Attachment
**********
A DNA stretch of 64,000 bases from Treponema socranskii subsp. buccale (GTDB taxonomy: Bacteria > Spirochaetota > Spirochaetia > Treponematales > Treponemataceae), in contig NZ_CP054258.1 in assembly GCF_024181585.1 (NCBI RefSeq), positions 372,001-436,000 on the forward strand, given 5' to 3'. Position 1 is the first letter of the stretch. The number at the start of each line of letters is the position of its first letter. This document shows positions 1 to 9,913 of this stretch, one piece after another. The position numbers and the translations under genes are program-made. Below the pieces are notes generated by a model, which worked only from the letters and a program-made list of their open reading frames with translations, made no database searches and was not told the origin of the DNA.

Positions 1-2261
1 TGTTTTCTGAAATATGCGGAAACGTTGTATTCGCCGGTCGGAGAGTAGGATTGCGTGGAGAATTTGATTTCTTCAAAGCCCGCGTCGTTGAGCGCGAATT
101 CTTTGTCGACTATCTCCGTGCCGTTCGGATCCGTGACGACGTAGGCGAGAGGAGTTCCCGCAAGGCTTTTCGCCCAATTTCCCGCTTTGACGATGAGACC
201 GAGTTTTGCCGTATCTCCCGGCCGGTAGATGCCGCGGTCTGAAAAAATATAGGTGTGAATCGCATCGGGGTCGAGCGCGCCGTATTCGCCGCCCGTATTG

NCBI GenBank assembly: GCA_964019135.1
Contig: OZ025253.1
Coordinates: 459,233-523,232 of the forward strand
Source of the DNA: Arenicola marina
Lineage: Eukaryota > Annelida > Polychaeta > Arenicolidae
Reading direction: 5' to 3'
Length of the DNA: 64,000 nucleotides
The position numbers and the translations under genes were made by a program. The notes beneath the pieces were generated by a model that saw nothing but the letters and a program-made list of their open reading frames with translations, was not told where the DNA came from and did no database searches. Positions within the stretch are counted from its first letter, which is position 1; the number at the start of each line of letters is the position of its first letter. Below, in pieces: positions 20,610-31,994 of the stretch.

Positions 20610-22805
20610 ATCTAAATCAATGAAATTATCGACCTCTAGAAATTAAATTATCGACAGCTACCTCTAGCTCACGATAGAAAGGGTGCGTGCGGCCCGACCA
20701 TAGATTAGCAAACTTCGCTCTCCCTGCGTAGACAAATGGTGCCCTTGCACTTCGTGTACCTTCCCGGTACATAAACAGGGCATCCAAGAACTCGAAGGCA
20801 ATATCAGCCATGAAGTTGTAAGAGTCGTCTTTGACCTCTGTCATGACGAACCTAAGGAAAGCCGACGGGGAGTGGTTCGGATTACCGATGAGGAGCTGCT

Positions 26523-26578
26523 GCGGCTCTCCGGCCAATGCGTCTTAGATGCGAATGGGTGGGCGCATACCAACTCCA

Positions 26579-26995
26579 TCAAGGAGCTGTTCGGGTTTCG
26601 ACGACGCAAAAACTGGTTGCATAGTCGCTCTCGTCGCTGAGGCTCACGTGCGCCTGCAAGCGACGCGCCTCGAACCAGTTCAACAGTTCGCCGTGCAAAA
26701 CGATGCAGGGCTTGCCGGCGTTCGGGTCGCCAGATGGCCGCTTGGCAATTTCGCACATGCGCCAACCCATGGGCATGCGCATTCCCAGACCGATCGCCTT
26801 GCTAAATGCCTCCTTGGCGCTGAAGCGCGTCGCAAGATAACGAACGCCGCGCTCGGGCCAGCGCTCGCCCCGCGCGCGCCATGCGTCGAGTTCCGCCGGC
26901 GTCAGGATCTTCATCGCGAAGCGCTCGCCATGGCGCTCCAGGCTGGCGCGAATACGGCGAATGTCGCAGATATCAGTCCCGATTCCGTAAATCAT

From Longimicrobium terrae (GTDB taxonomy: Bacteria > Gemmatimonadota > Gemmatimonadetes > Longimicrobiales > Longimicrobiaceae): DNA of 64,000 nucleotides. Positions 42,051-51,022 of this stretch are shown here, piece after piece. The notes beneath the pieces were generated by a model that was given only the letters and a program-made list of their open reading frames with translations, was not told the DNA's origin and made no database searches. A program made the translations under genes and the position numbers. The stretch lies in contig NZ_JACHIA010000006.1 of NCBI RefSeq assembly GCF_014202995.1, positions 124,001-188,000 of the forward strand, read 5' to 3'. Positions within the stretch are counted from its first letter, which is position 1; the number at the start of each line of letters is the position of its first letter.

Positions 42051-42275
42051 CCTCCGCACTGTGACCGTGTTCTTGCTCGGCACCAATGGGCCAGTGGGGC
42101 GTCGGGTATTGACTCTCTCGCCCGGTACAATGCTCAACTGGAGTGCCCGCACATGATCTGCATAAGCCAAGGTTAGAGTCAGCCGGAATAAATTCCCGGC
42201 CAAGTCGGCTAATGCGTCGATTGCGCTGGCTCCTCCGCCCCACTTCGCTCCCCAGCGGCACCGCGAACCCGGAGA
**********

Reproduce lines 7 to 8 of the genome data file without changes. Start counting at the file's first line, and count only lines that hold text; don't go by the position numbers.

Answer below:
Contig: OZ025253.1
Coordinates: 459,233-523,232 of the forward strand